The following is a posting by Guest Author Russell Lowes:
The media the Southeastern U.S. is pushing the resurgence of nuclear power as the solution to America's energy future quite uncritically. That may be because the epicenter for the new nuclear power industry is the old south, stretching from the Carolinas to Florida and Texas. The "new" vision for a nuclear-powered America is a re-hash of President Nixon’s plan for 1000 nuclear power plants, demonstrated by the promotional mantra the Bushies have rolled out:
"We need a thousand nukes."
While the media is hopping in Dixie, the media here in Arizona are nearly mute on this issue. Why? It could be because Arizona's only commercial nuclear plant has the worst U.S. Nuclear Regulatory Commission safety record in the country. It may be that John McCain wants to make it a centerpiece of his presidential campaign, and major media outlets here aren't willing to piss in his well. Or it could be because the conglomerates who own our media are giving Arizona Public Service, the manager of Palo Verde, the largest nuke in the nation (The Palo Verde Nuclear Generating Station has three reactors, with a total of 3810 megawatts output), time to get its financial house in order.
There is a lot of money at stake in reawakening the atomic power industry. Trillions, to be somewhat exact. Tens of them, to be still more exact. The industrial giants who stand to profit from a revivified nuclear power industry are seeking to bring the industry back from the economic grave it has mouldered in since the 1980s. Their aspirations indicate that, just as the planners of Iraq failed to internalize the lessons of Vietnam, nuclear industry boosters have failed to understand the reasons why the industry died the first time.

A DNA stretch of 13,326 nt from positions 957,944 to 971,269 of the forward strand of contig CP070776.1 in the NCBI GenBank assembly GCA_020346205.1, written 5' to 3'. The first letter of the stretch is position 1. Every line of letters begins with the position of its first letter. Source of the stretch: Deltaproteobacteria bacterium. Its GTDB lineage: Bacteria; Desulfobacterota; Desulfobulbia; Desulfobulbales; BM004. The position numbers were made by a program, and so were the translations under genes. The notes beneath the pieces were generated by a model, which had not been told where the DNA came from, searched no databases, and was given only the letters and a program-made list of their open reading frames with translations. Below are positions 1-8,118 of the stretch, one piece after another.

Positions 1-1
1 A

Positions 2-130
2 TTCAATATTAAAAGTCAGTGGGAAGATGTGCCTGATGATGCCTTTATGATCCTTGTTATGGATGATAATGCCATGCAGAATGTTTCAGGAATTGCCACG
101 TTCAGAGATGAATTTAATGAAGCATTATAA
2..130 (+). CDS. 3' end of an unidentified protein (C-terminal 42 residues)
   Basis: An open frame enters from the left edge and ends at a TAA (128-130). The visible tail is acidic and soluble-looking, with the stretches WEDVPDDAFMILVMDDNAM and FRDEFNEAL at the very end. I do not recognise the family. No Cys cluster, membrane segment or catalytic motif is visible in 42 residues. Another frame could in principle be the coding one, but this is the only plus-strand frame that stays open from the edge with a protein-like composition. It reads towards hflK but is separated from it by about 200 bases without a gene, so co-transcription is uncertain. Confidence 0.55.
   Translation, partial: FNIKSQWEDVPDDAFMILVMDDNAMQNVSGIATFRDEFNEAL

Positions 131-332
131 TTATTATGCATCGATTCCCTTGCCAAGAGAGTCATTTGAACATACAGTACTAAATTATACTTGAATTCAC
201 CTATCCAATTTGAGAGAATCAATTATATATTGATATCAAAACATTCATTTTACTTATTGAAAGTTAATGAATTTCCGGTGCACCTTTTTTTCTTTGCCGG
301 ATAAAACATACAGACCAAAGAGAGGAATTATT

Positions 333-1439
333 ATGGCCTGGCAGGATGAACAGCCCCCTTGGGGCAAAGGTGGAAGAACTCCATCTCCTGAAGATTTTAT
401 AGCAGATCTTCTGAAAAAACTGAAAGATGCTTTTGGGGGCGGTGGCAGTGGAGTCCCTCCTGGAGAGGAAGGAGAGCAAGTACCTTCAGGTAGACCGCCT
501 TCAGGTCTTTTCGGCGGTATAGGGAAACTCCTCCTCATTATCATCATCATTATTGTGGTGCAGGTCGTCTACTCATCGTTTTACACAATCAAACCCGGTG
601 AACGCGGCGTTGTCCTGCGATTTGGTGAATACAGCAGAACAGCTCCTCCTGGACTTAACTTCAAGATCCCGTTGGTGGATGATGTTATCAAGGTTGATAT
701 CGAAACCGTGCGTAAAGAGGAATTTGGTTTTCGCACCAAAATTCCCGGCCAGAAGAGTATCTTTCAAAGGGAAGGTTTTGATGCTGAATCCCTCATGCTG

Let's examine the push for reawakening the nuclear industry through a very personal analysis. What might it do to you and I for nuclear energy to once again become a significant part of America's energy infrastructure?
Mortgage Tax Credit? We Don't Need No Stinkin' Mortgage Credit...
The Bush Administration wants the U.S. to build 1000 reactors. The last program, which built only 100 reactors, turned out to be an economic disaster, with billions and billions of dollars worth of nuclear plants canceled and more operating at steep subsidies. That orgy of reactor building left the ratepayers in those service areas, and taxpayers throughout America, under a heavy debt load to pay for the excesses of the power companies.
The atomic energy industry and the federal government are up to their old tricks again, but are even more audacious since they can count on the acquiescence and cooperation of an Administration that could care less about the public good. The industry and their enablers in this Administration are promising that it will be less expensive to build plants in the future than it was in the 1980s, knowing full well that construction cost overruns in the industry will once again be on the order of hundreds of percent, just as they were in the 1970s and 1980s.
Their scheme to pocket trillions in publicly subsidized construction costs threatens to cost you more than you save as a consequence of the tax credit for interest payments on your mortgage. Assuming you own, or are going to own a house, and your interest payments are a very modest $800 per month, or $9600 per year, the cost to you personally as a taxpayer to underwrite this nuclear building boom will far outstrip the tax savings homeownership affords you. If your mortgage is costing you $9600 per year in interest, the tax savings would likely be 20% of that, or $1920: call it $2,000 for simplicity.